The order in March to turn away migrants at the border in order to prevent further spread of the coronavirus came from the White House, not the CDC (as the administration said previously), The Wall Street Journal reported on Saturday. “The policy was driven by immigration officials in the administration over the objections of senior officials at the CDC, the agency with the authority to issue the order, who warned the rationale behind enacting the pandemic policy was an inappropriate use of its public-health powers,” the report said.
A senior adviser to then-Health and Human Services Department top spokesman Michael Caputo, pressured the CDC to change a report in order to downplay the coronavirus risks for children as the president was pressuring schools to reopen for in-person learning, Politico reported on Monday. Paul Alexander, who also came under fire for trying to control the messaging from top public health officials, left the agency on Sept. 16 when Caputo went on medical leave.
The House Budget Committee released a report last week on how budget and staff cuts at the Internal Revenue Service have hindered its ability to properly function over the last decade and how the pandemic has exacerbated that. “Increased investment in the IRS will not only strengthen its ability to carry out emergency tasks, such as providing additional EIPs to struggling Americans during the coronavirus pandemic, and improve its core collection and enforcement activities,” said the report. “It will also strengthen the integrity of our tax system and ensure every taxpayer—especially wealthy tax cheats—pay their fair share.”
Four Democratic House committee chairs wrote Defense Secretary Mark Esper on Friday to ask him to review the department’s use of CARES Act funds after reports they were not used for “lucrative contracts to defense contractors for non-medical projects” instead of increasing the production and distribution for medical supplies and personal protective gear. “As Congress considers additional coronavirus relief legislation, Americans deserve to know that the Trump administration is following the law and using relief funds for their intended purpose—to aid the nationwide pandemic response,” they wrote.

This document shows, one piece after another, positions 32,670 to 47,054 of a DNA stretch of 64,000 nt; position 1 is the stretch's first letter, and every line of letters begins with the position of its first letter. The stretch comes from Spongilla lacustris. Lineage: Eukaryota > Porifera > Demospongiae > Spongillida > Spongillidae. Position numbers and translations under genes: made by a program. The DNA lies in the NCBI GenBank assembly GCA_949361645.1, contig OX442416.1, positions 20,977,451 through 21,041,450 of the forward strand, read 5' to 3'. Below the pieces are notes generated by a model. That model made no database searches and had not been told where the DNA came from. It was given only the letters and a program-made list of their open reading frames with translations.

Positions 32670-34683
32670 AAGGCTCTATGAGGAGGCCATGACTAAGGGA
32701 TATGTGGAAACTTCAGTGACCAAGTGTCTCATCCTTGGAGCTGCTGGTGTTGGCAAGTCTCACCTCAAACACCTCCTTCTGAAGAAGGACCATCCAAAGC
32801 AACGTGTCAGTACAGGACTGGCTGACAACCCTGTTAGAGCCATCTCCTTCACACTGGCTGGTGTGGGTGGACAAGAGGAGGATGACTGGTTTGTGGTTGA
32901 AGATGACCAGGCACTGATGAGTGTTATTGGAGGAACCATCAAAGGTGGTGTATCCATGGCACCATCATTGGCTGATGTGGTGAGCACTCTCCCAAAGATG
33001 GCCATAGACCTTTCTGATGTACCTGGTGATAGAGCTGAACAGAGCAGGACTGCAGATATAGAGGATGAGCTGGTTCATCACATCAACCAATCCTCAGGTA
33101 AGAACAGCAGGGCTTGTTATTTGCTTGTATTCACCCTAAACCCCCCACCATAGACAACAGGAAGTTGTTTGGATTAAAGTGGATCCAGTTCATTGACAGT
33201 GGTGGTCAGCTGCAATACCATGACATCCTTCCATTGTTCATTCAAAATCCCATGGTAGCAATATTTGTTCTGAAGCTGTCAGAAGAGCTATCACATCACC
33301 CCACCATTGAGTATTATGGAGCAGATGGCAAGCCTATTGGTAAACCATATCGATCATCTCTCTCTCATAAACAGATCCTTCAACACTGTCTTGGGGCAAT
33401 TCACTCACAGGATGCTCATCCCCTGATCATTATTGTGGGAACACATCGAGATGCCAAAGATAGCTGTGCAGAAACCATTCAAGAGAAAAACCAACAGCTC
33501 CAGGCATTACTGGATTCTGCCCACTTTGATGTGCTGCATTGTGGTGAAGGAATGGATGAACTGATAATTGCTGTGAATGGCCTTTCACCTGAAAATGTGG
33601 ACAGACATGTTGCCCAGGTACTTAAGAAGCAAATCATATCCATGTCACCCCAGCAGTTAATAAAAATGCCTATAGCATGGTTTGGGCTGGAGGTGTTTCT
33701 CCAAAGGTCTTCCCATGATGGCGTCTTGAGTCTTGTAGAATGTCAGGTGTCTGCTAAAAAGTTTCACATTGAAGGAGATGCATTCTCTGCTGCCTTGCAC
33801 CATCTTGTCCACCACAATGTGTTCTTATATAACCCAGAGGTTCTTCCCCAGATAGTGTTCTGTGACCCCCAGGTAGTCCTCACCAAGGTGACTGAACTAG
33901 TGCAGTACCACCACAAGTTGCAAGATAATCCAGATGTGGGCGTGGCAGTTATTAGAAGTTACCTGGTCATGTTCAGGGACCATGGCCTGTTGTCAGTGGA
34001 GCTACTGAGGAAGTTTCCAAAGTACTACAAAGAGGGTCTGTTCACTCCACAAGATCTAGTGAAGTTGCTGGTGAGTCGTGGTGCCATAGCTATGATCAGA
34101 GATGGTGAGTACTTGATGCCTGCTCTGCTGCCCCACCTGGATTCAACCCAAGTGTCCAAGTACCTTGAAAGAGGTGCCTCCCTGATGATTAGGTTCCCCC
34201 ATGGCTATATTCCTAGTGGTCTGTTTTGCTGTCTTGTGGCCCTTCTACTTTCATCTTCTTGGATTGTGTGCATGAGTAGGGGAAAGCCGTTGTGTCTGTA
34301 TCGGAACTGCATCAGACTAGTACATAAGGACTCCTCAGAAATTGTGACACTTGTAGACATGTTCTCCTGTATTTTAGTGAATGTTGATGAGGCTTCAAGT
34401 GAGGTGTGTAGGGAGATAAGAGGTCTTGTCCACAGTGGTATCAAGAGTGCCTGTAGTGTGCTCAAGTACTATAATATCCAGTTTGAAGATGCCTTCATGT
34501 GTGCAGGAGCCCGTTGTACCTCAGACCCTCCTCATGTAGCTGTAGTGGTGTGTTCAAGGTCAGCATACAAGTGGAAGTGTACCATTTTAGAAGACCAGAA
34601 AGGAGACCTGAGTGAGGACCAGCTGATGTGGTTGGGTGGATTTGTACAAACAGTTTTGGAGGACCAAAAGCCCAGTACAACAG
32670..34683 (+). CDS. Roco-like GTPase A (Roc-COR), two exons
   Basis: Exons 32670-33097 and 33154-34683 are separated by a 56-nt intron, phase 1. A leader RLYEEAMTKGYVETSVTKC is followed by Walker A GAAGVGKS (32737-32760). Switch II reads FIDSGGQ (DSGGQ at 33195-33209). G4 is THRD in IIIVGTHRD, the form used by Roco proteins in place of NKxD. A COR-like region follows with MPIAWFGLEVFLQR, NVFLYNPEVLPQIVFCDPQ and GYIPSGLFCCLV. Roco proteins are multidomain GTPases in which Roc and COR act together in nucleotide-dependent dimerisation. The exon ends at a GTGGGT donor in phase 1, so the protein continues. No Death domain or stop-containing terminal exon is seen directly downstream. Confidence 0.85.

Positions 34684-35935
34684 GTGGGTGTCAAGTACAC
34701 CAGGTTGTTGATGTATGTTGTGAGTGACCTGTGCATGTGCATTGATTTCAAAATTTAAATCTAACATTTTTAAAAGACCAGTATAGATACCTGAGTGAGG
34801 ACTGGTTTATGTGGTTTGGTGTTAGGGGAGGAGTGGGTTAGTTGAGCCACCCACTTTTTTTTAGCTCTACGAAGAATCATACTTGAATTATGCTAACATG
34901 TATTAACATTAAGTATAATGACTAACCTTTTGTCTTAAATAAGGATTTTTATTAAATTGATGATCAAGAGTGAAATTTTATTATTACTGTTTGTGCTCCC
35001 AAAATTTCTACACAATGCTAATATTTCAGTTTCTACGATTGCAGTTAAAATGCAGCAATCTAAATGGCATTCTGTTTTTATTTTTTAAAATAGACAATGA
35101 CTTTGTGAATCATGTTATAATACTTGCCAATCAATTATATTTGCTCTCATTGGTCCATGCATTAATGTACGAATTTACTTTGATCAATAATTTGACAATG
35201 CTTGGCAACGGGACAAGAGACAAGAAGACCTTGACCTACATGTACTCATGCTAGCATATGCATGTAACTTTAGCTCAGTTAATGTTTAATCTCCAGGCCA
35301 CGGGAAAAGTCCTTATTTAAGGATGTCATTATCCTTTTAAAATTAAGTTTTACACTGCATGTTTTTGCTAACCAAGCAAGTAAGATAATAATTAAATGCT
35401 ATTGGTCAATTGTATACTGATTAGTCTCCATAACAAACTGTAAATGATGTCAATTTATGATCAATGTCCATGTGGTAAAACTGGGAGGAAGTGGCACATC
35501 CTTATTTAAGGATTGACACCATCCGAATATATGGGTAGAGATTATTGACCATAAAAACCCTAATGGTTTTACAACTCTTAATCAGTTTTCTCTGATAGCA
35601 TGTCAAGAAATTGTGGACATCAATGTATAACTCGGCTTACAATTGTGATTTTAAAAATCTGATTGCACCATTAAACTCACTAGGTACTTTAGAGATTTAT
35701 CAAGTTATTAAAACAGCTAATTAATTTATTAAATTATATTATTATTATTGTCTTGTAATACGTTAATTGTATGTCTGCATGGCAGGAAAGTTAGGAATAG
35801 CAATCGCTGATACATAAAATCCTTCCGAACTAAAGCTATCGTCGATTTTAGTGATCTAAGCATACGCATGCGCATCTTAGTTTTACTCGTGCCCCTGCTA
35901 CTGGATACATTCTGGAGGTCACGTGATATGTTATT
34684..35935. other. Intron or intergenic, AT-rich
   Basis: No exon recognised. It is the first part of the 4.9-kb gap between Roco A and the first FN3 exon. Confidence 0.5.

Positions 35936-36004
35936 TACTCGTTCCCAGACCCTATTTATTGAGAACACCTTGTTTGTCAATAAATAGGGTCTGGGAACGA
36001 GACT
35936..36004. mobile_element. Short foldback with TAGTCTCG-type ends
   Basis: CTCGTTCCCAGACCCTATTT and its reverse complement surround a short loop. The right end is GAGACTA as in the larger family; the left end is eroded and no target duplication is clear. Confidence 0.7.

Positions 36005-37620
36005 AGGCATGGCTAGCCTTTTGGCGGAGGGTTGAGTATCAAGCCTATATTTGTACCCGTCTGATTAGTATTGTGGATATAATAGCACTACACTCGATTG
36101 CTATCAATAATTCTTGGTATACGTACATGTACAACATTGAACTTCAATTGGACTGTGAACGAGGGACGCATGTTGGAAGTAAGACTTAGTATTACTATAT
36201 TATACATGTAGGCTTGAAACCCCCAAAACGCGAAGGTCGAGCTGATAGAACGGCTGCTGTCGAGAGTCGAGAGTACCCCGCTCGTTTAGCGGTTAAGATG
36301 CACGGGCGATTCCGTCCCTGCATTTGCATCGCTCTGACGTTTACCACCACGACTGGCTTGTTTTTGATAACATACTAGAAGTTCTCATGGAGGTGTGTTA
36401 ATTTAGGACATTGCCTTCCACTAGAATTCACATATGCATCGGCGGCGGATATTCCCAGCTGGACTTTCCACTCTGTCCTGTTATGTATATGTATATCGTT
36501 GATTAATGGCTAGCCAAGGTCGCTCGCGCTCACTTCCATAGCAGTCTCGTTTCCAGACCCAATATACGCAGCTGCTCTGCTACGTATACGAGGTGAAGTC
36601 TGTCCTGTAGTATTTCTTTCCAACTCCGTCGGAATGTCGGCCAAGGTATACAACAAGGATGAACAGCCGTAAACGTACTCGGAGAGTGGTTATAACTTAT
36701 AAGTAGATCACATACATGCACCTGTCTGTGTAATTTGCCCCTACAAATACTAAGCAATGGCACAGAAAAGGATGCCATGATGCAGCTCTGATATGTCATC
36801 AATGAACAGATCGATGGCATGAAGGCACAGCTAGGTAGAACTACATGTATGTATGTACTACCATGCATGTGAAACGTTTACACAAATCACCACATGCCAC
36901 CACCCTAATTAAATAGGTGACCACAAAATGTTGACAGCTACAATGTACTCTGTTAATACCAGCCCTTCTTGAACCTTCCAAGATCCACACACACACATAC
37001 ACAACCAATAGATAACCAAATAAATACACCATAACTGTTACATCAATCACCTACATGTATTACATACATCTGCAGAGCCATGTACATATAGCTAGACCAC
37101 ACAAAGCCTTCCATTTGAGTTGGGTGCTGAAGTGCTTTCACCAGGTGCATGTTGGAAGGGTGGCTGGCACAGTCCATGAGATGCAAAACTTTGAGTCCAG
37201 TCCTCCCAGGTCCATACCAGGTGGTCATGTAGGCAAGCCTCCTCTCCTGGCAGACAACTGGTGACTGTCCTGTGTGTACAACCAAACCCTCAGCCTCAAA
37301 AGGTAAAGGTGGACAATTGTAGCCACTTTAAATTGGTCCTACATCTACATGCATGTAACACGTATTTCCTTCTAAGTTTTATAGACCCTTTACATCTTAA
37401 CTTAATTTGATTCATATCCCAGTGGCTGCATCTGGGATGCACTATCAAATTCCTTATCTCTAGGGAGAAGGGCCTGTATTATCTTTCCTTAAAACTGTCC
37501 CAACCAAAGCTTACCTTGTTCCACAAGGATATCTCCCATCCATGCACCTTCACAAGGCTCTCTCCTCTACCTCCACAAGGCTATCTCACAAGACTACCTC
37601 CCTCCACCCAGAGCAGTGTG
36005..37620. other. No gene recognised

On Monday night, the American Federation of Government Employees Council 238, which represents Environmental Protection Agency employees, will hold a vote of no confidence on the agency’s leadership to keep employees safe as they return to workplaces. “Career public servants, including scientists, public health professionals, clean air and water enforcement personnel, as well as members of other EPA unions, will express their outrage over EPA’s determination to force workers back into EPA facilities for no mission-driven reason, despite agency employees successfully teleworking for months during the pandemic,” said a press release from the union on Friday. “Unnecessarily forcing EPA workers into offices will inevitably result in the spread of the virus, illness and possibly death.”
Today’s GovExec Daily podcast episode is an update on presidential transition efforts by former Vice President Joe Biden’s team and the Trump administration. Most of the work is being done remotely.